If you're seeing this message, it means we're having trouble loading external resources on our website.

If you're behind a web filter, please make sure that the domains *.kastatic.org and *.kasandbox.org are unblocked.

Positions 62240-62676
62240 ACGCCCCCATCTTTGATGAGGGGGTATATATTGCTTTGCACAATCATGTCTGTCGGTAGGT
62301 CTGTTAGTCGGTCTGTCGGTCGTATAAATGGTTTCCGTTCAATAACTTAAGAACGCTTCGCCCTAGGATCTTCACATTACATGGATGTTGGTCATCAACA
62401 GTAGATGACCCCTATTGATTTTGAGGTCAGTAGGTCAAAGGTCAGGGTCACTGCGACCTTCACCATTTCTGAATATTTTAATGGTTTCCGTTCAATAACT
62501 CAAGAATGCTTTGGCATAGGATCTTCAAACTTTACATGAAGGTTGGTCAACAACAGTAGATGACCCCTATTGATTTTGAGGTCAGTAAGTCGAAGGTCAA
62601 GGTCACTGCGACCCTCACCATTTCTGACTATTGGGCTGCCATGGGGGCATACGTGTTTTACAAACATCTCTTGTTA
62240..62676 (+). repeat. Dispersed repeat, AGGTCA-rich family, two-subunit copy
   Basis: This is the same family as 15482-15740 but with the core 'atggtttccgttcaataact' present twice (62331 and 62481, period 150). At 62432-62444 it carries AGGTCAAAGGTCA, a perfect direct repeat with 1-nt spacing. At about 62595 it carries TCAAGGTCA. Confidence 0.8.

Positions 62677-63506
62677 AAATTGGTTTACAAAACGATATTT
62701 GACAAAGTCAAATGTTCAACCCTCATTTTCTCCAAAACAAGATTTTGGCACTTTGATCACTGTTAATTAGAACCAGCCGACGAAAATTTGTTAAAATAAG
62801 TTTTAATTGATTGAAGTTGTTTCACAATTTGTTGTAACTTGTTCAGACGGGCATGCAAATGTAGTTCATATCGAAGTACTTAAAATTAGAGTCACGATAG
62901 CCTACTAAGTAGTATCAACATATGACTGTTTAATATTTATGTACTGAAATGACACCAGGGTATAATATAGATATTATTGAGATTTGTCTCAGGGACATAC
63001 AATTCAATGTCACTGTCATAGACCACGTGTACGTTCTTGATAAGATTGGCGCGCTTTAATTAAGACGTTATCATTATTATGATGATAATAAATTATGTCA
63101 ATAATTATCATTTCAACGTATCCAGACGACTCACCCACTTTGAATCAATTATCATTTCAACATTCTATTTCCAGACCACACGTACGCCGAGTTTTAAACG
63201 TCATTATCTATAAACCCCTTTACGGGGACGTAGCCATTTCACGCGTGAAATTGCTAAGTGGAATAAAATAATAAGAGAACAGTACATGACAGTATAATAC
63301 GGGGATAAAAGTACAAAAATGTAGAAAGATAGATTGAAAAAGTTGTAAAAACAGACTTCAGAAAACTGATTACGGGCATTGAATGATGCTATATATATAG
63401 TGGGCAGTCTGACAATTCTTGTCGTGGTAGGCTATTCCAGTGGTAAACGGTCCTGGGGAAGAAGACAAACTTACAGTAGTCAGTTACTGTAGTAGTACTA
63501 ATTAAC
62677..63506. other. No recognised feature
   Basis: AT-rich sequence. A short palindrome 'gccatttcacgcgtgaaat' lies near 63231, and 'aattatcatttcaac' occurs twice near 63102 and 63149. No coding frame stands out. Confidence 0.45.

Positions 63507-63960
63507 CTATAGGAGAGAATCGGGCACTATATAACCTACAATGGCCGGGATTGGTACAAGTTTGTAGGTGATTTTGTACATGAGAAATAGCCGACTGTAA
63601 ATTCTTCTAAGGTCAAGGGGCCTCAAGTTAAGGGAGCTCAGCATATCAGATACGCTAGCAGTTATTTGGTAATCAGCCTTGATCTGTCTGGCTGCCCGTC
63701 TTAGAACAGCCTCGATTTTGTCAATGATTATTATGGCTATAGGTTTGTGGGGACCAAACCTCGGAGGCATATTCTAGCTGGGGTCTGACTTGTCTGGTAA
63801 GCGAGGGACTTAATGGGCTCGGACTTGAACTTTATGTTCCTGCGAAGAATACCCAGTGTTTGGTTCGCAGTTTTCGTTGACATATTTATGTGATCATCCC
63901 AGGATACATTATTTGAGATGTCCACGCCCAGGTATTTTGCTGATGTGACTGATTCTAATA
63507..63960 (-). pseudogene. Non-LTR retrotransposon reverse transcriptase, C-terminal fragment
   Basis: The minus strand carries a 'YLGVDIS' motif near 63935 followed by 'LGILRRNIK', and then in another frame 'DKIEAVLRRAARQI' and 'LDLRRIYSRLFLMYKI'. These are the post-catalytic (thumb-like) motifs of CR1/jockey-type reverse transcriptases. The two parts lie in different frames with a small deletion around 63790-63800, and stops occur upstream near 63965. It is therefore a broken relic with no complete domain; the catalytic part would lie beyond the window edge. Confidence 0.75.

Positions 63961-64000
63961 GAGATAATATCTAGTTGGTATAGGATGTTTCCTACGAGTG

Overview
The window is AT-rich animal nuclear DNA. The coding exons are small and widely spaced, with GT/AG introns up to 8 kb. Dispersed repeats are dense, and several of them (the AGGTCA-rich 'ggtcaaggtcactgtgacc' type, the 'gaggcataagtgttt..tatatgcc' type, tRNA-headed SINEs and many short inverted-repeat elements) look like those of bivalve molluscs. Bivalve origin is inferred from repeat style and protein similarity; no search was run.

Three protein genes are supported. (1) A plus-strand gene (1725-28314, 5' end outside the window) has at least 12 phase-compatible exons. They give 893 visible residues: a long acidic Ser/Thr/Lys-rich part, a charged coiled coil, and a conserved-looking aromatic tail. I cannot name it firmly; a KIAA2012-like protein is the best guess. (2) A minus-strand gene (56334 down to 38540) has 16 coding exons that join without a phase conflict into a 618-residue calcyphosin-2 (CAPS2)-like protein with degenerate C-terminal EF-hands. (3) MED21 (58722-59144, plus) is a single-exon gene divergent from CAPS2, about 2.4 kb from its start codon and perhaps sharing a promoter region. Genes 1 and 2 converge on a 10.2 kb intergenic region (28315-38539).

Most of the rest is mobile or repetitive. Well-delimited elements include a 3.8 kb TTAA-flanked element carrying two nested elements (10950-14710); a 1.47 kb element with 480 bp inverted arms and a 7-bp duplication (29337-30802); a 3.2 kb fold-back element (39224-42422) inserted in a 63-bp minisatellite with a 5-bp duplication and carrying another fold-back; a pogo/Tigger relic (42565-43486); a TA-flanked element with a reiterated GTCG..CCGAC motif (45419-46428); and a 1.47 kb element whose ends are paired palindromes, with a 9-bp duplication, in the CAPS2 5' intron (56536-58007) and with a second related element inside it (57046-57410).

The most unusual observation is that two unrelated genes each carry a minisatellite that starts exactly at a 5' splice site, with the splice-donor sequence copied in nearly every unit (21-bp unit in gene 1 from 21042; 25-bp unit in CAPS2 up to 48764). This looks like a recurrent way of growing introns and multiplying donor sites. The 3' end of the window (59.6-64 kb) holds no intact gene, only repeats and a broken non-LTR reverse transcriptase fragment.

Main content
Current time:0:00Total duration:9:18

First Law of Thermodynamics introduction

AP.BIO:
ENE‑1 (EU)
,
ENE‑1.H (LO)
,
ENE‑1.H.1 (EK)
,
ENE‑1.H.2 (EK)

Video transcript